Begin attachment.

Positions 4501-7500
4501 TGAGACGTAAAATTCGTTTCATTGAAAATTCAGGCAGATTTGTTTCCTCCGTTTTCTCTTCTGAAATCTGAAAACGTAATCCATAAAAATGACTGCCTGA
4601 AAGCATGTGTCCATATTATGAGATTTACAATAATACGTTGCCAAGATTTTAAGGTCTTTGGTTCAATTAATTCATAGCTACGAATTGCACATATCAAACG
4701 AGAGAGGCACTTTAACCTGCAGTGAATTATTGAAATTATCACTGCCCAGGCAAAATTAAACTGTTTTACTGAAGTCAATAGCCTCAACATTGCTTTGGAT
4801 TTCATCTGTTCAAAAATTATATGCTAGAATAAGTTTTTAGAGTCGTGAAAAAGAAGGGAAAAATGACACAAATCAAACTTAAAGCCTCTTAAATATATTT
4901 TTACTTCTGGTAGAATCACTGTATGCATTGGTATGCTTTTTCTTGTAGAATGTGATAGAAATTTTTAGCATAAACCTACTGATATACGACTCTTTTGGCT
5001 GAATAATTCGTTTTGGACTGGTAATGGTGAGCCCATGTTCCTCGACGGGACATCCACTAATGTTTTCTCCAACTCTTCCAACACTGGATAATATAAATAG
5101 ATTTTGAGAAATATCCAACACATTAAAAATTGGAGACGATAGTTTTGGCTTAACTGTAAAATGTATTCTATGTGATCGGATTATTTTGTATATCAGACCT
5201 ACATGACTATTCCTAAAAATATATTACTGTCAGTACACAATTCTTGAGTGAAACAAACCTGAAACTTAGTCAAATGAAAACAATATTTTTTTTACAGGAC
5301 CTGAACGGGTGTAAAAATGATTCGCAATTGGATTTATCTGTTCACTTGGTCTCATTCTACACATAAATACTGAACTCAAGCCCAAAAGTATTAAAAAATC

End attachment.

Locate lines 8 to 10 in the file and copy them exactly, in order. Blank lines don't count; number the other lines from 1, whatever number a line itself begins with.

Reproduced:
5101 ATTTTGAGAAATATCCAACACATTAAAAATTGGAGACGATAGTTTTGGCTTAACTGTAAAATGTATTCTATGTGATCGGATTATTTTGTATATCAGACCT
5201 ACATGACTATTCCTAAAAATATATTACTGTCAGTACACAATTCTTGAGTGAAACAAACCTGAAACTTAGTCAAATGAAAACAATATTTTTTTTACAGGAC
5301 CTGAACGGGTGTAAAAATGATTCGCAATTGGATTTATCTGTTCACTTGGTCTCATTCTACACATAAATACTGAACTCAAGCCCAAAAGTATTAAAAAATC